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‘Show Me The Money’ review: the emotion inside the AFL Business

Show Me The Money is a Stan original documentary series that follows some of the biggest AFL player agents in the country. This series best serves as an insight into the emotion and the human aspect of the business, during the AFL trade and draft periods.

Allowing never before seen access to conversations and dealings between players, club and player agents. This action filled three part documentary follows some of the dominant AFL management firms: Connor Sports Management, Hemisphere Management Group, Players Ink and Corporate Sports Australia.

“The storylines are very, very human, and I think anybody who is into great storytelling… and especially if you like your sport… you’re going to enjoy it a lot.”

Show Me The Money Co-Creator Cos Cardone speaking on ‘A Current Affair’

Show Me The Money brings the audience into the most hectic time of the year, as players attempt to move clubs and young men are vying to be drafted.

Show Me The Money is exclusive to Stan subscribers


The AFL landscape is continuously evolving, becoming more and more of a profession each season. If you follow AFL you will have an opinion on the power dynamic between player and club, I personally believe that it now favours the player, as players are more in control of their careers than ever.

Following the 2021 AFL Trade Period we see the relationship between player and agent, player and club, and club and agent. These relationships are instantly tested after the last AFL grand final sounds, and players and clubs outline their intentions for the 2022 season.

I found it really interesting to watch players and agents discuss their future, allowing you to see how and why a player would want to move clubs. I was surprised at how big a role the player agent has in orchestrating said moves.

What is an AFL trade?

There are two players whose stories were more captivating and just more human rather than others. I believe that these two stories provide a glimpse of the emotion that emerges within the business of the AFL trade period.

The most interesting story to come out of Show Me The Money is Luke Dunstan’s willingness to retire early and move on from AFL footy.

As a delisted free agent and wantaway midfielder, Dunstan is the first to share his eagerness to make a move elsewhere from current club St Kilda.

“I’d rather go get a job and move on…. it feels good not knowing I have to go back and put up with it.”

Luke Dunstan

With a potential job outside of playing AFL in construction lined up, Dunstan’s agent Robbie D’Orazio says he is too good for another job.

“Mate, you’re too good not to be playing AFL next year… it would be absolutely ridiculous if you’re not on a list next year.”

Robbie D’Orazio

Dunstan like many ‘normal’ people hated his job, and although talented enough to keep playing was willing to retire early. The notion that a player would rather give up his professional athlete status to work on tools at just 26 year old is crazy to think.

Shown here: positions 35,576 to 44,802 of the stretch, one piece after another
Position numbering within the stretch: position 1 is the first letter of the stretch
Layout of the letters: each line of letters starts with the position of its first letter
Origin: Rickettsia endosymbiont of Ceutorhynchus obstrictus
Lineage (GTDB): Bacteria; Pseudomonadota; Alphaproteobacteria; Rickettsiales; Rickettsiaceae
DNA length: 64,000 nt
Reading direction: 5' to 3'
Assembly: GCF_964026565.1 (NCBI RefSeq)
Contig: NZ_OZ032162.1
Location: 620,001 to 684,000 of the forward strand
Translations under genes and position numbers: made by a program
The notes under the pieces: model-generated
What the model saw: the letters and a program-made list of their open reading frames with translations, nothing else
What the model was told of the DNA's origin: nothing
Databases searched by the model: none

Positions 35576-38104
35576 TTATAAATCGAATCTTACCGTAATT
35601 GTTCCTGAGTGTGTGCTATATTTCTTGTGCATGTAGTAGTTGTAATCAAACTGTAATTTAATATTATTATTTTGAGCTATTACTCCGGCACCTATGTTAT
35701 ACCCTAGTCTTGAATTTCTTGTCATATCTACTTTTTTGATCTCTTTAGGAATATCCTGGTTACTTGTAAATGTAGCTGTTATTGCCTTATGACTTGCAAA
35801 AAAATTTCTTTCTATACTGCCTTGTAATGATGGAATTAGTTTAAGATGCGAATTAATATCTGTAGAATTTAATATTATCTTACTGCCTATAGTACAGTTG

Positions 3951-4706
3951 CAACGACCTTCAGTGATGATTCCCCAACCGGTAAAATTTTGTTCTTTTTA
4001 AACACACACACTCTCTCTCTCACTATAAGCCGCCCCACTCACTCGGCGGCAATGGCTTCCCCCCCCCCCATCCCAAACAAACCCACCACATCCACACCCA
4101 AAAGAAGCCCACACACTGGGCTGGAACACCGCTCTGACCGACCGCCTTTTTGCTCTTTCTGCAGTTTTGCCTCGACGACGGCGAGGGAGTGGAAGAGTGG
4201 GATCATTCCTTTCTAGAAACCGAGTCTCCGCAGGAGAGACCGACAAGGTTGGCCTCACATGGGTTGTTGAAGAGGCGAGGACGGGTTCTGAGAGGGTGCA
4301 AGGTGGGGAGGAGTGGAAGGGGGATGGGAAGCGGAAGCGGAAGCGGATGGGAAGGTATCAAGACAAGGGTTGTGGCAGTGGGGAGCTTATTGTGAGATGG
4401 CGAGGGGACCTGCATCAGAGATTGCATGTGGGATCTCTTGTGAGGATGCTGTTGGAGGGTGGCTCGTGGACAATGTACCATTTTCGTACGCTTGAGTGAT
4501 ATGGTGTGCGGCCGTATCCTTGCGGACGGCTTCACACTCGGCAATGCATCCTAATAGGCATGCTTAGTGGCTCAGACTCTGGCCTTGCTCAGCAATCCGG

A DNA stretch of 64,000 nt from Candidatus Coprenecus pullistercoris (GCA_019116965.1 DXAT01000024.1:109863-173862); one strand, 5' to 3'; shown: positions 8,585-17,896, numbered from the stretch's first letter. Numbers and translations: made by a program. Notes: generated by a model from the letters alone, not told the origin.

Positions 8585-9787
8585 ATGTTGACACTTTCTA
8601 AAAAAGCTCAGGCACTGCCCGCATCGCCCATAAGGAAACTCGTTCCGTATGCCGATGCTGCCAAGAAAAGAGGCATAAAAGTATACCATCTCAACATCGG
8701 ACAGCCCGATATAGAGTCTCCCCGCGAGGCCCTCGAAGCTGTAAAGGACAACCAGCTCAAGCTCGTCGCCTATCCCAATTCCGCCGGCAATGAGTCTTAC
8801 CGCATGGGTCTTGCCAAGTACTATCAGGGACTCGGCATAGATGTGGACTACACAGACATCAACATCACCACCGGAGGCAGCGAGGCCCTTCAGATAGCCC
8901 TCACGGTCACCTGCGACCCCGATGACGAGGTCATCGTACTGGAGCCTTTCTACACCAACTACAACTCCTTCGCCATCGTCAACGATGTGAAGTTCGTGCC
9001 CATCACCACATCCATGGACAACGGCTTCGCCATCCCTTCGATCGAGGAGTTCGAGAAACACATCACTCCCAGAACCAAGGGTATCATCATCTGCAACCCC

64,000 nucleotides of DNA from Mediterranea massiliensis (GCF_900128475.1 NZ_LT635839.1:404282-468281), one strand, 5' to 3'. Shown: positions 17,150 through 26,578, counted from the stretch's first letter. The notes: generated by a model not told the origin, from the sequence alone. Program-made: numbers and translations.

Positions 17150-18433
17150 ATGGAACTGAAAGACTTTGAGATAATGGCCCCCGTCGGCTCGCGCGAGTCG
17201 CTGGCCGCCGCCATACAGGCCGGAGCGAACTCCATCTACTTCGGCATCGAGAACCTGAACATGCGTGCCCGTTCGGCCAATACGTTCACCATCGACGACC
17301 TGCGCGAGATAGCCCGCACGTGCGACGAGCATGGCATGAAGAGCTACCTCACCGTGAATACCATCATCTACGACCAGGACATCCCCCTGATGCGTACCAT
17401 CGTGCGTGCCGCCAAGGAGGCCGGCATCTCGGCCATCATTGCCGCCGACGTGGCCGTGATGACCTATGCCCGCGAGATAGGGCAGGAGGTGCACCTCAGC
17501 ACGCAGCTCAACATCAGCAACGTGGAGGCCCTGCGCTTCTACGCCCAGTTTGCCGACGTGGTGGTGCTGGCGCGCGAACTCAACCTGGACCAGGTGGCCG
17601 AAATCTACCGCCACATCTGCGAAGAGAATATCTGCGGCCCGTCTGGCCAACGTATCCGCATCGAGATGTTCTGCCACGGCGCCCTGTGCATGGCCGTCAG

Following negotiations with several clubs, D’Orazio helps orchestrates a move that sees Dunstan find a home with the Melbourne Demons on a two year deal.

“One of the best parts of my job is getting players and making them happy, putting a smile back on their face.”

Robbie D’Orazio

As rumours swirl, it’s clear that the 21 year old has made a late call to move on from the Giants and find a Victorian home and support in the next stage of his personal life in fatherhood.

In a rollercoaster of emotions, strong interest from Victorian powerhouses both Collingwood and Essendon offer several-year deals, and a trade for Hill looms likely.

Left to help coordinate a move, Hill’s manager Andrew McDougall fields calls to the clubs involved as it becomes more apparent the Giants are not interested in finding a deal.

I found this situation very intriguing, the emotion inspired desire is rejected as the club regards Hill as too ‘valuable’ to give up. Already knowing the outcome prior to the documentary, it left me wondering what’s next for Hill? How does he come back next season to the club? It is really hard not to feel for him in this situation.

At just 21 years old Hill is expected to come back to the club, raise his child in Sydney without the added support that instigated his move to Victoria.

As the clock runs down and the Trade Period ends, McDougall is left to bare the devastating news to a visibly upset Hill.

“It’s not good man… Jase (GWS Giants head of football) is not letting you go.”

Andrew McDougall

The two moments I have focused on here provided an often unspoken and deeper insight into the AFL world, they are very human. As an outsider to professional sports it is interesting to see players living their dream job, although unhappy with their situation and surroundings, it is something that an everyday person can relate to.

AFL Clubs and Player Agents will communicate thoroughly throughout the Trade Period.
AFL clubs and player agents communicate thoroughly during the trade and draft periods (photo: Robbie Stewart)

After a gloomy ending to the Trade period, the three part docu-series ends on a high as all eyes turn to the draft prospects, it is very fun to see the anticipation, excitement and relief, as young men fulfil their dream, hearing their name called out on Draft night.

Showcasing the emotion behind the scenes of the AFL Trade and Draft periods, lifting the lid on the role the AFL player agent plays in the wheeling and dealing of players, I think that Show Me The Money is well worth the watch.

Show Me The Money is available to watch now, exclusively on Stan.